• According to Strategic Market Research, LLP, by 2030, the market size of patient engagement solutions – which includes wearables, educational resources, and mobile apps – is estimated to rise to $74 billion, up from $13 billion in 2021. According to CB Insights, Apple has “doubled down” on hardware, in particular the Apple Watch, to collect patient data and is expected to eventually dominate the remote patient monitoring market.
  • Forrester research predicts that retail health clinics will double their share of the primary care market in 2023 as health systems, constrained by inadequate resources, fail to match retail’s elevated patient experiences.

These emerging solutions add significant complexity to commercialization planning, as teams must adapt to changes in the traditional go-to-market strategy. Adding to the complexity are the data integration challenges, as none of these solutions talk to each other or have knowledge of other health interactions a patient may undertake. Heavy investment in analytics is required to gain a deeper understanding of both the HCP and patient journeys and determine how to deploy and integrate these resources to meet patient needs and drive maximum asset value. Once again, we conclude that early planning is essential to allow teams sufficient time to build the right talent and evaluate, acquire, and integrate robust data and technology platforms.

A “Data Culture” Is Essential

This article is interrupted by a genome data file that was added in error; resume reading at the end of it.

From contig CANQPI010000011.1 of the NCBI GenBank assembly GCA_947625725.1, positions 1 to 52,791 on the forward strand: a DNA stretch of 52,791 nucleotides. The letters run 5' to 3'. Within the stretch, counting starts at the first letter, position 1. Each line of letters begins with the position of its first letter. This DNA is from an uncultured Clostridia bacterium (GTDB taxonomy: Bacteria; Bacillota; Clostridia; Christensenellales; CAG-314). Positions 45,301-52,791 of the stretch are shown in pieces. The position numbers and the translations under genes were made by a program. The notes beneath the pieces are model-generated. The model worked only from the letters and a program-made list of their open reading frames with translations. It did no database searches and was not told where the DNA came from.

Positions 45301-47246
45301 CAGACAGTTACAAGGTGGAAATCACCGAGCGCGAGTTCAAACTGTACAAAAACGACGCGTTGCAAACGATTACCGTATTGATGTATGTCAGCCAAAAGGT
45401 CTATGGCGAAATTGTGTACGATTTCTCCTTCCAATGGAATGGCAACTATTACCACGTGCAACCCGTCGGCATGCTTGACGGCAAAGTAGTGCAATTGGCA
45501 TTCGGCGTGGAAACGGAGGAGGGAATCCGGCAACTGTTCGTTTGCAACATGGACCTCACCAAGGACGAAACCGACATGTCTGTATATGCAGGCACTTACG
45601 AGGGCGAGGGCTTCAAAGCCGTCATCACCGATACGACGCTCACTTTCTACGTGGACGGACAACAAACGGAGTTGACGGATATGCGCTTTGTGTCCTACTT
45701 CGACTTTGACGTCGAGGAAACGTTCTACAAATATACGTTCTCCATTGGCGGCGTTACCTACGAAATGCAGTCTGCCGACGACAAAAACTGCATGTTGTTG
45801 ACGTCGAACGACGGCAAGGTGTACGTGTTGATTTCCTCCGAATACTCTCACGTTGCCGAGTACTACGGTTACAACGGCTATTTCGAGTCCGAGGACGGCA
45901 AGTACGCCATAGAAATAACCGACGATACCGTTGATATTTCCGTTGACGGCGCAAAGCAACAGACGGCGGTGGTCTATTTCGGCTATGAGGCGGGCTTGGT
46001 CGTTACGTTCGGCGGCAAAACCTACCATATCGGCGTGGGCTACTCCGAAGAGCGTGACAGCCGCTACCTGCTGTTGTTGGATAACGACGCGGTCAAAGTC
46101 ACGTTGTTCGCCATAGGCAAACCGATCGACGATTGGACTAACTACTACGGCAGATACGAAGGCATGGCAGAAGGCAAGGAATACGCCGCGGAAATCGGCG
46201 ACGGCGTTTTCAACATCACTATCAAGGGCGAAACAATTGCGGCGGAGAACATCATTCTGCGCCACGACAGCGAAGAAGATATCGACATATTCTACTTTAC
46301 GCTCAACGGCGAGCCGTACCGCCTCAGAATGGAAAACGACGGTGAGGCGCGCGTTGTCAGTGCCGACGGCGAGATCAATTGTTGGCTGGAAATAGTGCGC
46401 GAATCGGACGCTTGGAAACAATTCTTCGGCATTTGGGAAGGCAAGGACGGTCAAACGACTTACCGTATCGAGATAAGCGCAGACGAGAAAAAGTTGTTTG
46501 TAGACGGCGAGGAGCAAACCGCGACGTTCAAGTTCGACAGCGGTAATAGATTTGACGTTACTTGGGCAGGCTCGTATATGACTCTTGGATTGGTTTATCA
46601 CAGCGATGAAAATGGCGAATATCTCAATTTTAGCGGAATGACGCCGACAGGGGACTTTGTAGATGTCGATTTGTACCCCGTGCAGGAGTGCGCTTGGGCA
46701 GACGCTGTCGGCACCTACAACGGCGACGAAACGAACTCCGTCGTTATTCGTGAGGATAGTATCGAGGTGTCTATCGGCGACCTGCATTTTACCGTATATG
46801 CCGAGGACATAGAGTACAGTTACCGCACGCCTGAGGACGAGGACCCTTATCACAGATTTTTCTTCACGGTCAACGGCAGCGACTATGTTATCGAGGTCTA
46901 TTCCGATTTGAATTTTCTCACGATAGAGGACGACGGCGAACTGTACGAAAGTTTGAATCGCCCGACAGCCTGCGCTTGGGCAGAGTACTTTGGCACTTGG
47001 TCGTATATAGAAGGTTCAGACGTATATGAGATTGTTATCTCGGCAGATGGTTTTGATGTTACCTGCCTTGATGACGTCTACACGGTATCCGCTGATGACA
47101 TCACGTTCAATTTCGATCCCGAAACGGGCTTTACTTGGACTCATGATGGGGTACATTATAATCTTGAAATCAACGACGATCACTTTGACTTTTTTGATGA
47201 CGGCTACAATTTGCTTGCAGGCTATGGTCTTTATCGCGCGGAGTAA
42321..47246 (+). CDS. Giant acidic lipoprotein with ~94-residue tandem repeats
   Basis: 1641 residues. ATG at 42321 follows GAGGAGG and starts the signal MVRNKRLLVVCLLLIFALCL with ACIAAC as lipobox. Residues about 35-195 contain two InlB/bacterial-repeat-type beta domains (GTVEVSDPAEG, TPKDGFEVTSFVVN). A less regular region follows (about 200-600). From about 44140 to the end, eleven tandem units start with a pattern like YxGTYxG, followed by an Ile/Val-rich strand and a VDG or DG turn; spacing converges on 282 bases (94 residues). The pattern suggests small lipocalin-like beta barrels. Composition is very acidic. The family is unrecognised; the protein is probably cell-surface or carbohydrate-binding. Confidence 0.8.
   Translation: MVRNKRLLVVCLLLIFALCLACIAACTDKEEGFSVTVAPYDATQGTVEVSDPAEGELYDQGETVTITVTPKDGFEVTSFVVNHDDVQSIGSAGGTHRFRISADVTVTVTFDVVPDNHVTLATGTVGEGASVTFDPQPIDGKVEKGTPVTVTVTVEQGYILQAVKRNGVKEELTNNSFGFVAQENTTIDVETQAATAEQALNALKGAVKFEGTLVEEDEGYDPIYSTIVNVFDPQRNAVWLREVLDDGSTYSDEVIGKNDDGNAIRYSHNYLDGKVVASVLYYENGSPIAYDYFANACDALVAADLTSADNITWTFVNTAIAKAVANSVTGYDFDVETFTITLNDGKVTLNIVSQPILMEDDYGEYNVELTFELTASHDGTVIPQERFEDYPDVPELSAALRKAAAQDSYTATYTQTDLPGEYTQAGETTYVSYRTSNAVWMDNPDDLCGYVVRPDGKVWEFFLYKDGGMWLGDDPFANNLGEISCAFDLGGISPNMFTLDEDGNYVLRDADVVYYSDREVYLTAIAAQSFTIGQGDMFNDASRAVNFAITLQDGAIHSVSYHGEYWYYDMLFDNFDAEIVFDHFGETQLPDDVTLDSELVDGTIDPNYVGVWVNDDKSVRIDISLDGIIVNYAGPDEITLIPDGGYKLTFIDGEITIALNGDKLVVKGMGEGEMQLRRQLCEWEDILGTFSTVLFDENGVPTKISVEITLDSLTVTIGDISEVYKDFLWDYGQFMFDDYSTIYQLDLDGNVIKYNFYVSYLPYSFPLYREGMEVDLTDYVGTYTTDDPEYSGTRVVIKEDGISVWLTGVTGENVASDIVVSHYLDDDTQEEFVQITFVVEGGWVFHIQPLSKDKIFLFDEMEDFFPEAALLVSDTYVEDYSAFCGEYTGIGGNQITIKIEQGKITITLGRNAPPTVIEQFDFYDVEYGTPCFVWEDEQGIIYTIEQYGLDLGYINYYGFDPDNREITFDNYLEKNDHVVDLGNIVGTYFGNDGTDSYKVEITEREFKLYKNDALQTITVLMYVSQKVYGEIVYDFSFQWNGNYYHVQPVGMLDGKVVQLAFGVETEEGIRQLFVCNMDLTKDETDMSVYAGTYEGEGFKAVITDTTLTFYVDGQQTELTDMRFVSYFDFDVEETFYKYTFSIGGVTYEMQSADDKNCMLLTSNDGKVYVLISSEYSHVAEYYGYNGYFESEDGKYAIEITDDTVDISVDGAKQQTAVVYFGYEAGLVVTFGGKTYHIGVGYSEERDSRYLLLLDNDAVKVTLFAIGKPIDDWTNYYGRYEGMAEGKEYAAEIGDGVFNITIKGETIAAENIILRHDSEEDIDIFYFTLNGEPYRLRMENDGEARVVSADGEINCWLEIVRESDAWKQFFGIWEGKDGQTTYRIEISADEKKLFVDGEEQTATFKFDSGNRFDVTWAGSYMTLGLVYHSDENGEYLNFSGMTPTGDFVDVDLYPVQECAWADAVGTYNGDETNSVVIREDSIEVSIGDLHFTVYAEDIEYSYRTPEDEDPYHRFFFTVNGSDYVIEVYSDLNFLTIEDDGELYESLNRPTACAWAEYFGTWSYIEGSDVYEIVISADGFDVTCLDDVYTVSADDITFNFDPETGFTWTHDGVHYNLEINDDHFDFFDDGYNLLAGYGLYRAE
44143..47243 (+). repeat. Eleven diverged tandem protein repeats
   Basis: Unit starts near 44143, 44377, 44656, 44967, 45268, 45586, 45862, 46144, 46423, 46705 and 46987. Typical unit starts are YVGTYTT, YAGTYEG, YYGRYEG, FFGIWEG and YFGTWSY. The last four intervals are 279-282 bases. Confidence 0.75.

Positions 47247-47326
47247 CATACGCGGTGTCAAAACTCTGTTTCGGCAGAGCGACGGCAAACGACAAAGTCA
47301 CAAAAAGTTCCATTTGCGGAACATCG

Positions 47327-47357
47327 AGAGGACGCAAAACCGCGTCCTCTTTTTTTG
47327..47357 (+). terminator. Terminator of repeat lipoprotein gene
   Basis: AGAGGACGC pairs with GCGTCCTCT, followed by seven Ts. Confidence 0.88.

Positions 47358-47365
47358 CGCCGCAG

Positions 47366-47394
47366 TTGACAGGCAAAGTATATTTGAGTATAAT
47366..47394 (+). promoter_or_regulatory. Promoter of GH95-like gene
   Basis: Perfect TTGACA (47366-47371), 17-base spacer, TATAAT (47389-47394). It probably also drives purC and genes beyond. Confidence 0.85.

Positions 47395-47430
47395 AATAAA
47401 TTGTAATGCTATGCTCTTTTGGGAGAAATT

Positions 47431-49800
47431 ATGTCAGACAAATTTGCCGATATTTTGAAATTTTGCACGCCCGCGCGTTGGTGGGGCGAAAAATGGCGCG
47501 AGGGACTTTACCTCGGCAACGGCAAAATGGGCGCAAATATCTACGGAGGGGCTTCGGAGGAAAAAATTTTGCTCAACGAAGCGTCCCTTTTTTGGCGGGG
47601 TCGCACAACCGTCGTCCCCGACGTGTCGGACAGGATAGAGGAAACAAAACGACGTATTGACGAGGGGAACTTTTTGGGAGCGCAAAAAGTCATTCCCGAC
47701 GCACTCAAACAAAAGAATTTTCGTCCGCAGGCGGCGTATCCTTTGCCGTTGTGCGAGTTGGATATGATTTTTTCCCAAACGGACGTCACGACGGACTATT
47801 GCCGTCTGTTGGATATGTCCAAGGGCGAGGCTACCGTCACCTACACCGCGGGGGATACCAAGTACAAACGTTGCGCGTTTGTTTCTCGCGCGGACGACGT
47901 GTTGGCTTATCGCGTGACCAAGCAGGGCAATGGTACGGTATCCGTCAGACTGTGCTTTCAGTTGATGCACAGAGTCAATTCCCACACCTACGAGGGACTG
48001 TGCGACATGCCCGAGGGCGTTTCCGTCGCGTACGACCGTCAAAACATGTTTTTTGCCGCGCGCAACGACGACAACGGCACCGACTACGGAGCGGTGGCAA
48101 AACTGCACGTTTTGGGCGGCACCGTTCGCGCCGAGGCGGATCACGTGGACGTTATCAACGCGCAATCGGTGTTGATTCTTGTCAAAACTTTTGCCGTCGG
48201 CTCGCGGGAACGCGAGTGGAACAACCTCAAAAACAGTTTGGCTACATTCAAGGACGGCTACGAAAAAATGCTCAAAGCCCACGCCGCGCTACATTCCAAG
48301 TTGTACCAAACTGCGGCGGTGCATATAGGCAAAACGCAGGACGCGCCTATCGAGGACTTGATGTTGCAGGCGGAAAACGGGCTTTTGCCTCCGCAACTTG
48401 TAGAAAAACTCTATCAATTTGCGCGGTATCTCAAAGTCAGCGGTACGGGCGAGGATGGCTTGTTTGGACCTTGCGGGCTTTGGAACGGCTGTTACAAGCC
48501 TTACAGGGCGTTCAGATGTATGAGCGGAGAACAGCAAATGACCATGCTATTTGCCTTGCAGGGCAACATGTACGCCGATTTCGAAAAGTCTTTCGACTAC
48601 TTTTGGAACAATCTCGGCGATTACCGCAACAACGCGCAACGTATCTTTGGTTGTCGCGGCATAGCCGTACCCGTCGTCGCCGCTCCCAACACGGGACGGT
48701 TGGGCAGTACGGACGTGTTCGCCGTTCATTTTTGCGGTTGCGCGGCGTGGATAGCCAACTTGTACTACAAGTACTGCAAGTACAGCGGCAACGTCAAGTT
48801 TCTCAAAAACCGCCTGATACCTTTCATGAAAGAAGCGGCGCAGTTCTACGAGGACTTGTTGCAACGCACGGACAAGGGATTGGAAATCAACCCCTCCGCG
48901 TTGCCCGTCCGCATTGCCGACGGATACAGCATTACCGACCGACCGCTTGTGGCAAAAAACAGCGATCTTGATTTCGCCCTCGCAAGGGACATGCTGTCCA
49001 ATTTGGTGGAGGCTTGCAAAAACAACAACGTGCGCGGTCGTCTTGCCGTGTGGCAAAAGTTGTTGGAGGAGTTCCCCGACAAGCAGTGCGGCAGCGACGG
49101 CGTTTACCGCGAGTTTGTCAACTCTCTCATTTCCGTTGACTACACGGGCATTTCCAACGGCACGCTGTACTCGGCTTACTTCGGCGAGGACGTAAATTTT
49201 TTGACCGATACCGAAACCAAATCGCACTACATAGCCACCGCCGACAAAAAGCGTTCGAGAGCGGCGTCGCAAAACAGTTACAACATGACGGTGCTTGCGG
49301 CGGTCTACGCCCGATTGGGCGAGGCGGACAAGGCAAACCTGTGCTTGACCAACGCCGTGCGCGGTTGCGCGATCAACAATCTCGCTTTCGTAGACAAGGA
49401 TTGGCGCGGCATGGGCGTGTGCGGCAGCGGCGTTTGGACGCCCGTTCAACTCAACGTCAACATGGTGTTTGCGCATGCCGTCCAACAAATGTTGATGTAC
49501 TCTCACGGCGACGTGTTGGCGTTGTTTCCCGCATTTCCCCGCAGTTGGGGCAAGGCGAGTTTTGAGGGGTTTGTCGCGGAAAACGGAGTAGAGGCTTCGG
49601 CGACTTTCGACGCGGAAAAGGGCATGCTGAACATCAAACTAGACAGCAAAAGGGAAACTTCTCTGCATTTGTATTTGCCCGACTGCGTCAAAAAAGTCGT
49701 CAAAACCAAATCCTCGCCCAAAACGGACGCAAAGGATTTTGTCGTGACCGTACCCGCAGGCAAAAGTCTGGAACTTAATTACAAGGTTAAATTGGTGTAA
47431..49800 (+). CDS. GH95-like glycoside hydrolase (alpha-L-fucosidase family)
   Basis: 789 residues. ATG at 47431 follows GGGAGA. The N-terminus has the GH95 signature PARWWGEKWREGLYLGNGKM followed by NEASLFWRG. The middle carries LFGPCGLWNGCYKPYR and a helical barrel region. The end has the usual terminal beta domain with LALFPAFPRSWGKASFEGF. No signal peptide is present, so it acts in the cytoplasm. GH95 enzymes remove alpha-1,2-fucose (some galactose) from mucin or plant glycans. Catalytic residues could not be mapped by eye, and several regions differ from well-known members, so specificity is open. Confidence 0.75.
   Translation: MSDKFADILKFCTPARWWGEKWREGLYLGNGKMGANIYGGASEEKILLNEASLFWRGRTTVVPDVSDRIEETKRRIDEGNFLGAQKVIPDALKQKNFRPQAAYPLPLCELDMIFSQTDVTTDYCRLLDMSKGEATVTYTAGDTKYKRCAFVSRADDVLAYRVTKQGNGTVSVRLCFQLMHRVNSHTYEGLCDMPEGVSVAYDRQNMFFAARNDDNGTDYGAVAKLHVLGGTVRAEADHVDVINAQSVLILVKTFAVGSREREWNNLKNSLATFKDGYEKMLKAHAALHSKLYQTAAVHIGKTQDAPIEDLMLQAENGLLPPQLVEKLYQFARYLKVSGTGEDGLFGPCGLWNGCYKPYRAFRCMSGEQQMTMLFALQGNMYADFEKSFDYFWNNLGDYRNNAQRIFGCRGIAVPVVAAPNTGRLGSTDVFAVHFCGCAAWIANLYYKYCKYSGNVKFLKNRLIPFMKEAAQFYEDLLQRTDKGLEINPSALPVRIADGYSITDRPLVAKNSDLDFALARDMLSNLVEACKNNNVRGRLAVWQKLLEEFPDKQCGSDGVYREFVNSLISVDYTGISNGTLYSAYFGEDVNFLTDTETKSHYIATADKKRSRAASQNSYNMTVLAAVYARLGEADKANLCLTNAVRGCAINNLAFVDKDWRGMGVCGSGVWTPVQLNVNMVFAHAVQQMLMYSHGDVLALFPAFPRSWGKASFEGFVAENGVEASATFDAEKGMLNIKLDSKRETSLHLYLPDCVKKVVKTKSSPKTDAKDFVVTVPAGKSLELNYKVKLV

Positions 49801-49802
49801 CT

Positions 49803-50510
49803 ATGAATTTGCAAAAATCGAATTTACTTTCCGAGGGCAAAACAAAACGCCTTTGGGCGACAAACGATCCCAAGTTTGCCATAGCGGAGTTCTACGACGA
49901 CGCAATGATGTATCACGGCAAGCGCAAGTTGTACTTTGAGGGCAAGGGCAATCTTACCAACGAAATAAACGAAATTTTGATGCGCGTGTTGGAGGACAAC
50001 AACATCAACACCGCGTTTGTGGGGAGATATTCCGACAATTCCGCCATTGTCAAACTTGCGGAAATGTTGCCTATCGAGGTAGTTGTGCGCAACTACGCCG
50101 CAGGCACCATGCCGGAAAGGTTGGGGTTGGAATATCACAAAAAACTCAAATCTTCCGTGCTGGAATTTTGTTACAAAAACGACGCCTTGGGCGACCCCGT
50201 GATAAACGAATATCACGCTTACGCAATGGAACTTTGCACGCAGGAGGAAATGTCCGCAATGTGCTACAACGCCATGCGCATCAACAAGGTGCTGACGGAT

Capitalizing on the value of AI, an enhanced customer experience, and other data-driven initiatives that can lead to greater efficiency, improved patient outcomes, and increased asset values require organizations to embrace a “data culture.” 

Ishit Vachhrajani, global head of enterprise strategy at Amazon Web Services, notes that “A true data-driven culture treats data as a strategic asset of the company by making data widely available and accessible.”

Establishing a data culture extends well beyond having the right technology, infrastructure, and people in place. It also requires organizational alignment that signals the value of transparency and collaboration and the detrimental impact of functional silos that tend to restrict access to data. 

Commercialization technology platforms like Corval create a single source of truth to track all assumptions and decisions and drive the cross-functional alignment that fuels the “data culture” needed for success in 2023 and beyond.

Following a challenging 2022, there are many exciting developments on the horizon for biopharma companies in 2023. Data and technology are at the nexus of these trends and offer significant opportunities that extend beyond big pharma to emerging companies so rich in innovation. Early, collaborative commercialization planning, supported by tech-enabled tools like Corval, will be the key to helping early- to mid-stage companies capitalize on these trends, create value, and meet patient needs.

To learn more, see Why Corval.